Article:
Because of spam, I personally moderate all comments left on my blog. However, because of health issues, I will not be able to do so in the future.

If you have a personal question about LI or any related topic you can send me an email at I will try to respond.

Otherwise, this blog is now a legacy site, meaning that I am not updating it any longer. The basic information about LI is still sound. However, product information and weblinks may be out of date.

In addition, my old website, Planet Lactose, has been taken down because of the age of the information. Unfortunately, that means links to the site on this blog will no longer work.

For quick offline reference, you can purchase Planet Lactose: The Best of the Blog as an ebook on or Almost 100,000 words on LI, allergies, milk products, milk-free products, and the genetics of intolerance, along with large helpings of the weirdness that is the Net.

Wednesday, August 03, 2005

Was Darwin Lactose Intolerant?

You knew it, didn't you? You just knew it. All that controversy over evolution – and it's all our fault.

Sorta. Anthony K Campbell and Stephanie B Matthews recently published a History of Medicine article in the Postgraduate Medical Journal (2005;81:248-251) that makes a case that Charles Darwin's lifelong illnesses were really symptoms of "systematic lactose intolerance."

Here's the abstract:

After returning from the Beagle in 1836, Charles Darwin suffered for over 40 years from long bouts of vomiting, gut pain, headaches, severe tiredness, skin problems, and depression. Twenty doctors failed to treat him. Many books and papers have explained Darwin’s mystery illness as organic or psychosomatic, including arsenic poisoning, Chagas’ disease, multiple allergy, hypochondria, or bereavement syndrome. None stand up to full scrutiny. His medical history shows he had an organic problem, exacerbated by depression. Here we show that all Darwin’s symptoms match systemic lactose intolerance. Vomiting and gut problems showed up two to three hours after a meal, the time it takes for lactose to reach the large intestine. His family history shows a major inherited component, as with genetically predisposed hypolactasia. Darwin only got better when, by chance, he stopped taking milk and cream. Darwin’s illness highlights something else he missed—the importance of lactose in mammalian and human evolution.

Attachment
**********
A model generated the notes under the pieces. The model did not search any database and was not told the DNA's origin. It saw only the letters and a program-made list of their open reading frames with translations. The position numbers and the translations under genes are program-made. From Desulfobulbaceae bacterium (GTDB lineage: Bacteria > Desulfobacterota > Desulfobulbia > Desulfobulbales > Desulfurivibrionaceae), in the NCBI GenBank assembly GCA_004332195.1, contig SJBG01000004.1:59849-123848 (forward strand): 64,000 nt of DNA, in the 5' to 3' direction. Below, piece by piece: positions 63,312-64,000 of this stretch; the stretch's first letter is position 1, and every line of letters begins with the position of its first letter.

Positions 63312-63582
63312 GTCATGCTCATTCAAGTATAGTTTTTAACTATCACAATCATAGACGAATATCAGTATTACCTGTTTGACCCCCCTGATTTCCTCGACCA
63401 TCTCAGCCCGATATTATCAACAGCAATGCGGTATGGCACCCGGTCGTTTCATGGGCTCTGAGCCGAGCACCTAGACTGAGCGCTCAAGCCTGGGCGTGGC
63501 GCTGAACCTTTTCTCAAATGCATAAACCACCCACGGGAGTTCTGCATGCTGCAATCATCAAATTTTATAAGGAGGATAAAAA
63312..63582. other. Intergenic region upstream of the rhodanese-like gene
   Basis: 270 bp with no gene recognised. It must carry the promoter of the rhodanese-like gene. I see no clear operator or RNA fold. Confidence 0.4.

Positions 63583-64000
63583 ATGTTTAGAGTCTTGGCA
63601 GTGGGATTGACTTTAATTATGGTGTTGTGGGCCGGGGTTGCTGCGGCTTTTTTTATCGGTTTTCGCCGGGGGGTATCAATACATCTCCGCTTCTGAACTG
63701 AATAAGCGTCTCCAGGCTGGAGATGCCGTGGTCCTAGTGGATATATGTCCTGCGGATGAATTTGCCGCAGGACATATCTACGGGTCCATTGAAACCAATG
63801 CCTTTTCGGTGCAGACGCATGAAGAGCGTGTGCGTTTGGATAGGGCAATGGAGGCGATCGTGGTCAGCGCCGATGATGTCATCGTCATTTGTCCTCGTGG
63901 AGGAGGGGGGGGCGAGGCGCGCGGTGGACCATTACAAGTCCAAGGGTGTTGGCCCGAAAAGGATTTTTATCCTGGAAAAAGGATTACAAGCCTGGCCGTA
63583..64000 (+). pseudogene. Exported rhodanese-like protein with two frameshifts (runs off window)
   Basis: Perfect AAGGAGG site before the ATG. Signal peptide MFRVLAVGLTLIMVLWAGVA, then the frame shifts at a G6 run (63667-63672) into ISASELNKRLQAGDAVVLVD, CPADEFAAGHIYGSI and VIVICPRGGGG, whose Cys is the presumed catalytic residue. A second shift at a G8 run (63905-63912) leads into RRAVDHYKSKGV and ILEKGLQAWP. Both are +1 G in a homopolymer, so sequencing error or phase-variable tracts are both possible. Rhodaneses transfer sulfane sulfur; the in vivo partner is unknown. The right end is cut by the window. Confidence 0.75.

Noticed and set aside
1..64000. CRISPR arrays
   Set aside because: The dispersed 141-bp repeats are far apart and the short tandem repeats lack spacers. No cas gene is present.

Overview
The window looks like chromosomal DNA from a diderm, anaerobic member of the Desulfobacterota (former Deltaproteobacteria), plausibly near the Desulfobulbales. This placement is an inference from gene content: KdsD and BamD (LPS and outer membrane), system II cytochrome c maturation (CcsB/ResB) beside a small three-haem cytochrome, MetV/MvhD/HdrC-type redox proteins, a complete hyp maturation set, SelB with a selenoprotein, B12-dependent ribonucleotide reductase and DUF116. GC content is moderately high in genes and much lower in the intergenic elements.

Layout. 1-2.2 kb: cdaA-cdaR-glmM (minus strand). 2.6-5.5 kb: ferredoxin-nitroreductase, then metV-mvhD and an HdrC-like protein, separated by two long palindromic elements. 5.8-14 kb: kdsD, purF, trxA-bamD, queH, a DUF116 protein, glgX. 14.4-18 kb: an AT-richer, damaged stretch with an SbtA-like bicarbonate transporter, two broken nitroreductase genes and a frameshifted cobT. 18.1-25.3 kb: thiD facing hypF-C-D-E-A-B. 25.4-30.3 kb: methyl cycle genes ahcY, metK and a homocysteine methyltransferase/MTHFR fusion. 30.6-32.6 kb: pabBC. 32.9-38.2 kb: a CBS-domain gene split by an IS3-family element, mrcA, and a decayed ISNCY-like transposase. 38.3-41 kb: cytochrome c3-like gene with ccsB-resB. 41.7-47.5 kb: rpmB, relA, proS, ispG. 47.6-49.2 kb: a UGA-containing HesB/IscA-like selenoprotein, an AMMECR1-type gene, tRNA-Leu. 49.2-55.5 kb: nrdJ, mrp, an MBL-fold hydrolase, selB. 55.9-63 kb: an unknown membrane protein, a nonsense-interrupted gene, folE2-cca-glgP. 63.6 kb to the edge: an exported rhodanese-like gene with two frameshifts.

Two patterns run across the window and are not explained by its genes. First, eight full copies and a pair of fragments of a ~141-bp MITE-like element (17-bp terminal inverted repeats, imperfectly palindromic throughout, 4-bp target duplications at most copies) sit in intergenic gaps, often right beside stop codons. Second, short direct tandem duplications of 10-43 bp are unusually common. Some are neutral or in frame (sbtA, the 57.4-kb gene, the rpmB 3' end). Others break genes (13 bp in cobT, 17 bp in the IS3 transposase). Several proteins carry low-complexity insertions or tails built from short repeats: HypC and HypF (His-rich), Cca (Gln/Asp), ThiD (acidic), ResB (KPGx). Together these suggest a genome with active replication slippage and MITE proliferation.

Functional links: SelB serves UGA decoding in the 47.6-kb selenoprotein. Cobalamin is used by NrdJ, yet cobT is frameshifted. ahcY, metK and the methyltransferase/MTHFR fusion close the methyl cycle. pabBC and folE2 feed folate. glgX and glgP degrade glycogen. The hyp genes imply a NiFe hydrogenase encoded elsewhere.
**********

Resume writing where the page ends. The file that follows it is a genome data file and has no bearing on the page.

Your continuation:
Not everybody buys this, of course, but just think if Darwin had made the connection in the 19th century. That sure would have made those long years in the 1970s before I got diagnosed a lot more fun.

If only Darwin had been smarter…

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alan said...

Campbell and Matthews say it takes 2 to 3 hours for lactose to reach the large intestine. If I go to Baskin Robbins and eat 2 scoops of ice cream, I have 30 minutes at best before I feel the LI.

I have a friend who has to race home after having for dessert some tiramsu or anthing dairy. It's a game to see if he can make it.

Also, how common is vomiting a symtom of LI?

Steve Carper said...

Milk products often trigger what is called the "gastrocolic reflex." This is a natural trigger from the stomach that signals the intestines that food is coming and to start peristalsis.

In some people, however, this signal creates an urgent need for a bowel movement. What's being evacuated is the remains of food that gone through the digestive process, not the food that's just been eaten, though.

This seems to be associated with Irritable Bowel Syndrome in some people.

Vomiting may be a symptom of LI in children, but it's not considered to be a symptom in adults. If milk products are causing vomiting, some other problem is likely causing it.

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